The still-falling US new home market and the slump in the value of the Australian dollar from last July onwards has hit building product maker Boral hard, the company springing a surprise 40% earnings downgrade before the start of trade.
That saw the shares plunge 83 cents or around 20% at the opening, before they steadied.
It said it now expected a net profit after tax of $120 million for the year to June 2009, down from a previous forecast of $200 million. That estimate was sharply down on the $248 million earned in the year to June 2008, so the actual drop will be more than 50%.
“We expect that the profits of the Australian building products businesses for the full FY2009 year will be significantly below the prior year,” Managing Director Rod Pearse said in a statement to the ASX this morning.
The company will provide more detail on the damage when it reports its interim figures on 11 February. The company said first-half earnings after tax will be around $75 million compared to the previous estimate of $80 million.
Boral has been the subject of some speculation about its US performance and, surprisingly, the company’s shares didn’t push through the 52-week low of $3.16 at the opening today when they bottomed out at $3.25.
Some brokers have been wondering if Boral might be in breach of lending covenants, but the company denied that today, saying:
Based on a preliminary Balance Sheet, Boral’s closing debt / equity ratio at 31 December was around 80% but this figure remains subject to final adjustments. Boral’s financial metrics remain well within its debt covenants and we don’t anticipate any breach of covenants. Boral continues to maintain substantial committed, undrawn bank facilities and has no material refinancing requirements until August 2011.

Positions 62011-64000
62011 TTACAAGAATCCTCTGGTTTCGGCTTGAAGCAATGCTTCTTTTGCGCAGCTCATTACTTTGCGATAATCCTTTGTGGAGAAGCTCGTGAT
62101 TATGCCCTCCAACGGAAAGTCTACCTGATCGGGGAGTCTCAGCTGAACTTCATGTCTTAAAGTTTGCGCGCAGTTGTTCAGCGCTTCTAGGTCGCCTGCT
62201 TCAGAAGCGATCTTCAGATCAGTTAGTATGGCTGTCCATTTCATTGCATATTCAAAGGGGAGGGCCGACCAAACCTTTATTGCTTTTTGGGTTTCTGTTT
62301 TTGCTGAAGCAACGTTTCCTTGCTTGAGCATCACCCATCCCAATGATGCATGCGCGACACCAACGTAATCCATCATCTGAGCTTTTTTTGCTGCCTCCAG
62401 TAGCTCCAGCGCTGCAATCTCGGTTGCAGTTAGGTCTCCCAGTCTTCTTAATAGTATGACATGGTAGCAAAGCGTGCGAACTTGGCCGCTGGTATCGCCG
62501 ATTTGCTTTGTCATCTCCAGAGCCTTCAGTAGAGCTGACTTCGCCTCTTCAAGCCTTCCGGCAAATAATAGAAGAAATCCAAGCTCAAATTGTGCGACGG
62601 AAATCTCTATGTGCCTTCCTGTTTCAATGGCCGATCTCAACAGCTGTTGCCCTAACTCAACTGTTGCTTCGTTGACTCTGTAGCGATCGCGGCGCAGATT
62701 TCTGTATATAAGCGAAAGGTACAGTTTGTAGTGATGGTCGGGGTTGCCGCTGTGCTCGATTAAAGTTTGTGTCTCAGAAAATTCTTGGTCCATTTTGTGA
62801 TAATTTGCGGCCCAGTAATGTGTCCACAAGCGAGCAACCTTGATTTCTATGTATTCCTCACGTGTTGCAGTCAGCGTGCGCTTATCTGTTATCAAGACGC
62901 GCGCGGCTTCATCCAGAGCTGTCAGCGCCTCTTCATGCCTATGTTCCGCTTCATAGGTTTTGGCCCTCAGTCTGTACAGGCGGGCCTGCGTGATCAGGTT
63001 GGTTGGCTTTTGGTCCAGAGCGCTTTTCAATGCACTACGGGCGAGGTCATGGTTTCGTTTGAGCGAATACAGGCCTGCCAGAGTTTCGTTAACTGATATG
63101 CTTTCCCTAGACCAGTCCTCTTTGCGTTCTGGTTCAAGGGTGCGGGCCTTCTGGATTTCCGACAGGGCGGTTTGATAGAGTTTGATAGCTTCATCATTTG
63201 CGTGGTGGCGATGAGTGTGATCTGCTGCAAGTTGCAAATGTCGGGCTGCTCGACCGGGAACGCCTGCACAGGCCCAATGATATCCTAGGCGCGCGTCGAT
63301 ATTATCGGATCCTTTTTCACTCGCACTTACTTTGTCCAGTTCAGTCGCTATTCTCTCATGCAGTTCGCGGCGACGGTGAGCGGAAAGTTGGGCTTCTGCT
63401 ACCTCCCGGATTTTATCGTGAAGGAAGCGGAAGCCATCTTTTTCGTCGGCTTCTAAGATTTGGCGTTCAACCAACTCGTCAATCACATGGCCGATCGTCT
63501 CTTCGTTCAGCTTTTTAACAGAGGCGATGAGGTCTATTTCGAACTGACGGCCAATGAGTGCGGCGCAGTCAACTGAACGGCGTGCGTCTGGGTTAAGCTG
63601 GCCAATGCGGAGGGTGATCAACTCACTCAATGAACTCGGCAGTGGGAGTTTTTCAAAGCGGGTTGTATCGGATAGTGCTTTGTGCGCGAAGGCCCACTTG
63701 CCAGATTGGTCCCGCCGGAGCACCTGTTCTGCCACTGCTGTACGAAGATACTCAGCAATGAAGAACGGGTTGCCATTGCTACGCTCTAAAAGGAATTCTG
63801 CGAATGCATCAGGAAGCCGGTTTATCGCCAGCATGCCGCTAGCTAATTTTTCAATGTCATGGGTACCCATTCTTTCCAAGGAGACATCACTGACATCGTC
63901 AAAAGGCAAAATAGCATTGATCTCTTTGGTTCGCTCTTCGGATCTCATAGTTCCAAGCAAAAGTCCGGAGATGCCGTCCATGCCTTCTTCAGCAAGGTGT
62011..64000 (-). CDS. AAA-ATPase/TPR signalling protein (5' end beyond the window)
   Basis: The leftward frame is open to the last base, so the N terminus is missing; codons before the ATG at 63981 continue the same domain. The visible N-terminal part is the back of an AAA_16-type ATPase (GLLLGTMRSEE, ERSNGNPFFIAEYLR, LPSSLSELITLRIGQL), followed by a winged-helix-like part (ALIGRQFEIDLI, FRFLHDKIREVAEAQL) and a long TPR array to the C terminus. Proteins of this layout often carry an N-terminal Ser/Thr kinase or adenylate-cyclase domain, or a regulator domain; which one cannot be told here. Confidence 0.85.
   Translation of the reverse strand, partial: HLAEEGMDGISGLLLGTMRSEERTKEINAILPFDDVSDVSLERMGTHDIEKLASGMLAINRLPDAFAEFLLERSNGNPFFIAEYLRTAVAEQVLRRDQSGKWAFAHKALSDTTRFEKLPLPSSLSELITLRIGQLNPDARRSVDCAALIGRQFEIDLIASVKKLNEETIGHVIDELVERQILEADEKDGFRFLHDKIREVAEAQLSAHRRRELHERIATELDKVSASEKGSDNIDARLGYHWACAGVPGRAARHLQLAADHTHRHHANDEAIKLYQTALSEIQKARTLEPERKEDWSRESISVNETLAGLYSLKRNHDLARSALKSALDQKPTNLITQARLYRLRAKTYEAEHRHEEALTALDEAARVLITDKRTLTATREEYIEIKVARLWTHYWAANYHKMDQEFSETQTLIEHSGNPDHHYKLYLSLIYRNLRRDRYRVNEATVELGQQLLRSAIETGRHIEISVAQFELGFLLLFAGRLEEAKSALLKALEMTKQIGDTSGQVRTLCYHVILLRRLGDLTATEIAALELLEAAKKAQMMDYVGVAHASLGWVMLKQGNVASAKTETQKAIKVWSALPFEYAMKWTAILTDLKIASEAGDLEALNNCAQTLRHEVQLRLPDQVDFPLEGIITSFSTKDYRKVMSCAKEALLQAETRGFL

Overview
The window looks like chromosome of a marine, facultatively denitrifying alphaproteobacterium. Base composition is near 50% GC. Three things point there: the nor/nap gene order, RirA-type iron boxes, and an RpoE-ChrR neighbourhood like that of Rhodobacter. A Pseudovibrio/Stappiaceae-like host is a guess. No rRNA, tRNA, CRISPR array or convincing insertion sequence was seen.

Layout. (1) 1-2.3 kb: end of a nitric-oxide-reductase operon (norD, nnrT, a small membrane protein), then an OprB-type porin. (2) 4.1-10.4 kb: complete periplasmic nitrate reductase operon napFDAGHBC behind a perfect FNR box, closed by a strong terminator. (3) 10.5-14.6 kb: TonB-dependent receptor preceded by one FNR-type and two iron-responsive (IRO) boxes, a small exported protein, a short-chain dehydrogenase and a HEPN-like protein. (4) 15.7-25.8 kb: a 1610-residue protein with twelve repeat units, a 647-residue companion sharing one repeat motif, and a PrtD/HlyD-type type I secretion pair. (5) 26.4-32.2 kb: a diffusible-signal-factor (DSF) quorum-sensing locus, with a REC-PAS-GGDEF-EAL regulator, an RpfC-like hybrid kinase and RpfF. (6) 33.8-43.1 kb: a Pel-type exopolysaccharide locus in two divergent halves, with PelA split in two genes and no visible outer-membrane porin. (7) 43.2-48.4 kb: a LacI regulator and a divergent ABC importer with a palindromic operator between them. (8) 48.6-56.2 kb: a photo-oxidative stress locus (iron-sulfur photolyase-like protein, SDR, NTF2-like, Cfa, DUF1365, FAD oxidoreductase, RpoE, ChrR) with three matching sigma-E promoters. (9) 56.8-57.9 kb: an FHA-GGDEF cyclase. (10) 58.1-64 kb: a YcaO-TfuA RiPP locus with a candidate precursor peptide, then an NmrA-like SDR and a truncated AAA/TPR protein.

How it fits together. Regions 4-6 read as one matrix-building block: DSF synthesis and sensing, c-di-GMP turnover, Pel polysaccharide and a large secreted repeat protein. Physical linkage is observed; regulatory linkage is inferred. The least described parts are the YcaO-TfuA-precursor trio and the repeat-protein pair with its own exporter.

And the market gave shopping centre giant, Westfield, a good whack for its surprise downgrade of 2009 distributions after trading closed Tuesday. This morning, the shares plunged 90 cents, or over 7% to a new 52-week low of $11.20 before they bounced a little.
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Westfield revealed a $3 billion cut in valuations because of changed captalisation rates, but said the fall had been offset by the slumping Australian dollar boosting asset values. But the 2009 distribution estimate was cut to a range of 97 cents per unit to 100 cents. The company said it would pay its 106.5c per security for the year ending 31 December, 2008 with a final distribution of 53.25 cents.
For the 12 months to 31 December 2009, assuming no material changes in currency exchange rates or economic conditions, the Group expects to earn Operational segment earnings per security in the range of 97 cents to 100 cents.
The Operational segment earnings forecast for 2009 reflects the impact of higher finance costs and the deterioration of retail fundamentals in the United States, United Kingdom and New Zealand and a continuation of the strong performance of the Group’s Australian portfolio.
The forecast includes the full year impact of the recently completed Westfield London development which, since opening on October 30 last year, has performed very well in terms of customer visits and retail sales.
The cut caused some brokers to wonder if Westfield would need more capital, but the company’s full 2008 financial results won’t be released until late next month. That’s when we see the extent of any property revaluations.